Weekend Edition Saturday for Saturday, April 19, 2014

The search continues for hundreds of people, mostly students, who were on board a South Korean ferry when it sank this week. Correspondent Anthony Kuhn shares the latest with NPR's Wade Goodwyn.

Obama Adds Malaysia To His Asia Itinerary

Obama travels to Malaysia next week, where the government is under fire for the handling of a missing airliner. NPR's Wade Goodwyn talks to Joshua Kurlantzick of the Council on Foreign Relations.
A year ago, a fertilizer plant explosion in the town of West, Texas, killed 15 people and wounded 160. NPR's Wade Goodwyn reflects on how to avoid a future catastrophe.
The giant retailer says it's adding a new line of organic food that's at least 25 percent cheaper. But a large-scale production and supply of organic food likely can't be achieved overnight.
Since the disastrous BP spill in 2010, environmentalists have kept watch over Louisiana's coastline. One consortium says there's far more oil leaking into the Gulf than companies are reporting.
Tax credits have long been used to attract film and TV productions. But with the loss of revenue, critics of the practice say those investments are not worth it.

Watch For The Blind Lets You Feel Time Passing

A new watch allows the blind to feel time on their wrists. Designer Hyungsoo Kim tells NPR's Wade Goodwyn his watch allows users to tell time accurately without revealing their disabilities.
"All of us have chased the American dream so there's something very universal about it," the Irish actor says. O'Dowd and James Franco star in a new Broadway production of Steinbeck's novella.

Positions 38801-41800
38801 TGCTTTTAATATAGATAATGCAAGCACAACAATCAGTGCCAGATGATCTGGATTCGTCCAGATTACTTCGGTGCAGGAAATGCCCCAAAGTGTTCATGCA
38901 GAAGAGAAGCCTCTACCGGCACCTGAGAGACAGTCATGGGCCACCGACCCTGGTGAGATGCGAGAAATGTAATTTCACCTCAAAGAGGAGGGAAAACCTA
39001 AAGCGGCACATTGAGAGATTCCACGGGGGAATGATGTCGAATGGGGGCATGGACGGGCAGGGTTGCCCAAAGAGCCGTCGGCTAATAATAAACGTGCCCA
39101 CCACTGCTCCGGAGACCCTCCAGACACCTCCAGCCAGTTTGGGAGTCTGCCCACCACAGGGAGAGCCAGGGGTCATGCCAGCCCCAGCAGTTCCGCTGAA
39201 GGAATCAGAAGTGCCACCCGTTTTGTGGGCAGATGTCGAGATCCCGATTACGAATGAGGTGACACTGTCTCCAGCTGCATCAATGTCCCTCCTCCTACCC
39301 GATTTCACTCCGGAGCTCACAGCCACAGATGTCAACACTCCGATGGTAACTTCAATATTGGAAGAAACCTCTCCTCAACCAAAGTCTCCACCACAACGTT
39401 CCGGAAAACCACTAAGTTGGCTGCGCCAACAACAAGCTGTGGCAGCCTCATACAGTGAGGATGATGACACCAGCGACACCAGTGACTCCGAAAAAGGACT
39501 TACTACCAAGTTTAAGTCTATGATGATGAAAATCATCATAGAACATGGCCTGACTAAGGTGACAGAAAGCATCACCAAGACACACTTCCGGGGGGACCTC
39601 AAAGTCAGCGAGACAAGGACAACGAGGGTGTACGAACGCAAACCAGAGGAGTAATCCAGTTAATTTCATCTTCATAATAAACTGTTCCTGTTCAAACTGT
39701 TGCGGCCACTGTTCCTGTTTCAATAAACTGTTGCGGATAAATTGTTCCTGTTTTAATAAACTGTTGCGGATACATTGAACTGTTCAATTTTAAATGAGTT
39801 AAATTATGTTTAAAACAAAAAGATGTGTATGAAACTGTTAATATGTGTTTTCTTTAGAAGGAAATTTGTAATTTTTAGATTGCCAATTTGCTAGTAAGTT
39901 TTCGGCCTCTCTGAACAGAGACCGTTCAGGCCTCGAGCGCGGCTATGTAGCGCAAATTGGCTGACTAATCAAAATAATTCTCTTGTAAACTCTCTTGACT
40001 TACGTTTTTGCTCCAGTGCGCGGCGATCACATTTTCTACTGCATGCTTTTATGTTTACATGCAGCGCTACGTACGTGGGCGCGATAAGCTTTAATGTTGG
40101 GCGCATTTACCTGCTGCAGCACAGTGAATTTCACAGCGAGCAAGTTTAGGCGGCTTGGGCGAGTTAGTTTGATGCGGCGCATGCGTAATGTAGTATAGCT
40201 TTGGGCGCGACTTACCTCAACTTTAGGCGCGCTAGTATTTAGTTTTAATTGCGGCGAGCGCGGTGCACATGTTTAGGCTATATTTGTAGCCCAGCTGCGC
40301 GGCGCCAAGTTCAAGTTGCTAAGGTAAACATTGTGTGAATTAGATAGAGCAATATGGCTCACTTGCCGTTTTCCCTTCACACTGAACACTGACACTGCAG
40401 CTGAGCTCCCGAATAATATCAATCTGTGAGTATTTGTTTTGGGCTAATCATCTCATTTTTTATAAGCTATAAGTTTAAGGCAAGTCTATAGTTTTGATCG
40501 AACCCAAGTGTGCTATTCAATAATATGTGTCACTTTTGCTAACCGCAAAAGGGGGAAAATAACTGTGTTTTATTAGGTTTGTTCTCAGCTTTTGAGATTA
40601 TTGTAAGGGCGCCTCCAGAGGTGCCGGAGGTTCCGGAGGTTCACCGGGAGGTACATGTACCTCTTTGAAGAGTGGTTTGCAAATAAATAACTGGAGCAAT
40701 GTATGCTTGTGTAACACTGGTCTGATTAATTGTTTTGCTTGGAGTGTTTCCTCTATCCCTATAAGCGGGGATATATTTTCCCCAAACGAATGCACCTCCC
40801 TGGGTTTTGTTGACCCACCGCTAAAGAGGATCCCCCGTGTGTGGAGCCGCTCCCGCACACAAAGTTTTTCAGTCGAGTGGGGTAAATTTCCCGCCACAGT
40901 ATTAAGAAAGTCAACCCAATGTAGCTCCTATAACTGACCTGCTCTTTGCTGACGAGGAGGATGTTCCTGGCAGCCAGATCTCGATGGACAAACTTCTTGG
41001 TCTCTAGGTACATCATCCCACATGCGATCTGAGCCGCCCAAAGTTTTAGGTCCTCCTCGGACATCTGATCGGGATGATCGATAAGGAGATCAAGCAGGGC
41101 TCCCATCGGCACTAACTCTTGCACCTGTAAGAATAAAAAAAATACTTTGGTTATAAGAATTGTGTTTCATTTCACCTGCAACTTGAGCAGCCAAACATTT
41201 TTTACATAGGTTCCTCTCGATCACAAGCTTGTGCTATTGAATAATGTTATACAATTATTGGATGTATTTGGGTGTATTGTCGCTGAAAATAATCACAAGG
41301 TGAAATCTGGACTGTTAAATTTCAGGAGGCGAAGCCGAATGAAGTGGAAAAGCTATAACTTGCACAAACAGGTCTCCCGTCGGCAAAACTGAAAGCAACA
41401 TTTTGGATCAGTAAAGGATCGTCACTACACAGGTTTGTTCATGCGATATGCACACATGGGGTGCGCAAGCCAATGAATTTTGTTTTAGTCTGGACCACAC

Rufus Wainwright Shares Songs, And A Few Stories

Wainwright creates music that is theatrical, emotional and operatic. He stopped by NPR's studios to perform a few of his hits.

Agreement Could Avert Ukrainian Civil War

World leaders agreed to end the occupation of Ukrainian government buildings by pro-Moscow militants. But militants have said Kiev's government must step down first. Ari Shapiro talks to Wade Goodwyn.
Russian President Putin is reaching out to Muslims in Crimea. Professor Robert Crews tells NPR's Wade Goodwyn that Putin is trying to build alliances in the Muslim world to weigh against the West.
The Syrian city of Homs has been a rebel stronghold since the anti-government uprising began. But one rebel tells NPR that they're low on ammunition and medical gear.

Avalanche Sweeps 12 Sherpas Off Mt. Everest

Twelve sherpas died in a recent avalanche on Mount Everest. Climber Conrad Anker explains that the guides were helping prepare a route for hundreds of climbers expected for the coming summer season.
Officials in Columbus, Ohio, are scrambling to contain a burst of mumps cases. There's a new clinic open for vaccinations, and Ohio State University is teaching students how to protect themselves.

Polio Threatens To Spread Through Central Africa

A polio outbreak in Cameroon has spread to Equatorial Guinea and threatens to move throughout Central Africa. Before the outbreak, Equatorial Guinea had been free of polio for nearly 15 years.

Top Teams Sitting Out Of NBA Playoffs

Some of the NBA's hottest teams missed the cut for this year's playoffs. And to what lengths will Cuban athletes go for a chance to play in the MLB? ESPN.com's Howard Bryant tells NPR's Wade Goodwyn.

'Say Anything,' Still Full Of Guileless Affection

Monday marks the 25th anniversary of Cameron Crowe's Say Anything. A look back at the seminal teen flick reveals a surprisingly deep and romantic story.
The NCAA is facing scrutiny for how it treats student athletes. NPR's Wade Goodwyn talks to New York Times columnist Joe Nocera about changes the organization made this week.
Poetry in an unlikely place: In a grim urban shanty town in the middle of Sao Paulo, budding poets from the poorest sections of Brazilian society get together weekly to compose and recite poetry.
Immigrant workers in the Silicon Valley attend Toastmasters meetings to improve their public speaking. Organizers say those skills often lead to increased confidence at work and even job promotions.
Lisa Robinson knows how to talk — and how to make others, especially musicians, want to talk. The veteran rock journalist speaks with NPR's Wade Goodwyn about her four decades behind the scenes.
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